How to Write an Affidavit Letter – Template & Samples

An Affidavit Letter is a written oath pledged out of court which states that all claims are truthful and bear a public official’s certification.

It is valid only when written voluntarily, and it must bear the signature and date of the affiant appended in the presence of a legal witness or a notary public. An affidavit serves numerous purposes, including the declaration of age, signing a contract, name change, and residency verification, with the affiant, notary, witness, and court as involved parties.

The content of an affidavit letter takes the form of factual statements written in paragraphs, devoid of assumptions and accurate as of the day the oath was sworn. Lying in an affidavit is considered perjury and can have grievous implications far-reaching beyond the case at present.

It is a voluntarily written, notarized, sworn statement attesting to the truth of its details. It can be used to declare a person’s age, birth, death, etc., and can serve as evidence in a court case. For example, an individual with a missing birth certificate could swear the letter that attests to their birth, which is legally used in place of a birth certificate.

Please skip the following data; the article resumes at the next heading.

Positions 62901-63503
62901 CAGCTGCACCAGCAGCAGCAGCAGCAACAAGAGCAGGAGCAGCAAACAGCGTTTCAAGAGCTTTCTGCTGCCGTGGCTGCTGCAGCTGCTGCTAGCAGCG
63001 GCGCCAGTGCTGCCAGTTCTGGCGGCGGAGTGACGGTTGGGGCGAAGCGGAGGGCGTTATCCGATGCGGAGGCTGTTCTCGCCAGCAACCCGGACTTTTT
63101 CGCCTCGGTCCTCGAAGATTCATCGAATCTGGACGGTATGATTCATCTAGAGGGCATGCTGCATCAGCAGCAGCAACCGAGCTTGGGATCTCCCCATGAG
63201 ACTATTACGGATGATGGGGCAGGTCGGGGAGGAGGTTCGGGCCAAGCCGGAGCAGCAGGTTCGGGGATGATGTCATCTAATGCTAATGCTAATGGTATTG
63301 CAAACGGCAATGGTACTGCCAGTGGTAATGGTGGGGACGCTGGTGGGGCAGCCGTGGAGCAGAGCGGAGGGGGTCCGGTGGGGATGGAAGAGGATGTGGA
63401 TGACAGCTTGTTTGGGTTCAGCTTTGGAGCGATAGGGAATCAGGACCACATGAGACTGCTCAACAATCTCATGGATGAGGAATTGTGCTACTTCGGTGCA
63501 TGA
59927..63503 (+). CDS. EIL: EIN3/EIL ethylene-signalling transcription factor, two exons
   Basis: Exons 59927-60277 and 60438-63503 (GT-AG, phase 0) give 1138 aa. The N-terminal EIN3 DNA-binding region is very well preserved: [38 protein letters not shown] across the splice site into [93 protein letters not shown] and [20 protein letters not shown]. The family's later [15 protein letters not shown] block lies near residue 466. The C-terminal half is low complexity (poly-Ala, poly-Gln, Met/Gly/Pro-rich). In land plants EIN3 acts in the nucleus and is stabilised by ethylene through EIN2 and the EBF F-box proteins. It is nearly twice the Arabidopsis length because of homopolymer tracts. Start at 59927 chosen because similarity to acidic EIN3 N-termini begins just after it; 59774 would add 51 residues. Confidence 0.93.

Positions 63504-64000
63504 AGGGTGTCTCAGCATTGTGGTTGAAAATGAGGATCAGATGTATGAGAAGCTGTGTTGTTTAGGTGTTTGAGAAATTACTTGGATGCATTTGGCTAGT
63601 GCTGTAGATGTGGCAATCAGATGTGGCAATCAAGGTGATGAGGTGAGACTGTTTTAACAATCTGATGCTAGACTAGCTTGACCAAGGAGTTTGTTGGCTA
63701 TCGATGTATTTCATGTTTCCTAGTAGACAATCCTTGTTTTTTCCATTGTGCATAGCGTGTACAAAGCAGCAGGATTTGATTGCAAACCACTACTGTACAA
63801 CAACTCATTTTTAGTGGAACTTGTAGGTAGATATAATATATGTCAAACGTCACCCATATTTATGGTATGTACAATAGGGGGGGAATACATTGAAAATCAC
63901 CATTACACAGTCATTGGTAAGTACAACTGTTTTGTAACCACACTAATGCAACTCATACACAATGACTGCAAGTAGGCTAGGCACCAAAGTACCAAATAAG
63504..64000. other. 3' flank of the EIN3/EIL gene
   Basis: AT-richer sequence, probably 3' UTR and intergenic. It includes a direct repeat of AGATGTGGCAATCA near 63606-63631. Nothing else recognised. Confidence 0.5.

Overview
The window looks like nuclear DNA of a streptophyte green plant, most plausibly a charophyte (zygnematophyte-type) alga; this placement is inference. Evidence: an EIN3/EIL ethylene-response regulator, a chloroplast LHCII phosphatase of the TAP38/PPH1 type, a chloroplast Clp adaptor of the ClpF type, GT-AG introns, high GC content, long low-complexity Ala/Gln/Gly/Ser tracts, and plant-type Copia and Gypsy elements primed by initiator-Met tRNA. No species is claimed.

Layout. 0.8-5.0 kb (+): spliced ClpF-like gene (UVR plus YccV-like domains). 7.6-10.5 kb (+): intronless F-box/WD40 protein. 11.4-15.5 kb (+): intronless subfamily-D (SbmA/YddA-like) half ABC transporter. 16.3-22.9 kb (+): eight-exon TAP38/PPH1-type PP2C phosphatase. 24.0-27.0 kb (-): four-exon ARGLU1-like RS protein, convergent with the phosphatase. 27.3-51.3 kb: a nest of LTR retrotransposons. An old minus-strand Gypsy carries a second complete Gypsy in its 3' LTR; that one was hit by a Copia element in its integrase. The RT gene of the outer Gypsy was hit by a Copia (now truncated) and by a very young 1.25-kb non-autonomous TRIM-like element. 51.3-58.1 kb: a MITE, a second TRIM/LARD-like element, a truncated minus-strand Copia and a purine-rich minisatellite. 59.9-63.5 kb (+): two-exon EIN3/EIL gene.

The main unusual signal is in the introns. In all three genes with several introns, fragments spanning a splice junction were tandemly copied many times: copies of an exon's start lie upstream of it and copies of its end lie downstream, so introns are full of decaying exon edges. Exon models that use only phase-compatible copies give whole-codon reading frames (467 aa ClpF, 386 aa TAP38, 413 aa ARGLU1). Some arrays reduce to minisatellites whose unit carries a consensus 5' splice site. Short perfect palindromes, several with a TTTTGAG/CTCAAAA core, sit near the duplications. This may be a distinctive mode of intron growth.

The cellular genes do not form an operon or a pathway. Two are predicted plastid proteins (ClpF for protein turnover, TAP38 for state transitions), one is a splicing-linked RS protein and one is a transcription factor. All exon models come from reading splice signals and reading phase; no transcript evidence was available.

The use of these letters is not restricted to legal settings. They are also used as extra assurance in personal or business transactions. Under the law, when an individual signs an affidavit, they attest that the statement written in it is the truth, the whole truth, and nothing but the truth.

Many different names know about affidavit letters in legal settings. Some of the alternative names are listed below:

  • Affidavit form
  • Statement under oath
  • Sworn oath
  • Notarized statement
  • General affidavit
  • Sworn affidavit
  • Sworn statement

Free Templates

Free Affidavit of Death for Word Format

Printable Affidavit of Domicile for Word

Editable Affidavit of Gift 01 for Word

Free Affidavit of Gift 02 in Word

Editable Affidavit of Gift 03 for Word

Printable Affidavit of Gift 04 for Word

Free Affidavit of Heirship for Word

Free Affidavit of Identity for Word Format

Editable Affidavit of Residency for Word

Free Affidavit of Service for Word

Printable Affidavit of Title for Word

Free Financial Affidavit for Word

Printable General Affidavit for Word

Printable Affidavit of Small Estate for Word

Editable Affidavit of Small Estate for Georgia for Word

Free Affidavit of Small Estate for Kentucky for Word

Printable Affidavit of Small Estate for Wisconsin in Word

    Components of an Affidavit

    An affidavit has three major components that must be included in all affidavits.

    • Commencement: This is the beginning of the letter, which identifies the affiant, someone who swears and signs an affidavit and attests that all statements contained in it are factual.
    • Attestation clause: Also known as the “jurat”, this is a clause at the end of the document that states the date, location, and witnesses of the oath. It certifies that the affiant swore the oath.
    • Signature: This includes the signatures of the affiant and all witnesses at the close of the document.

    When to Use It?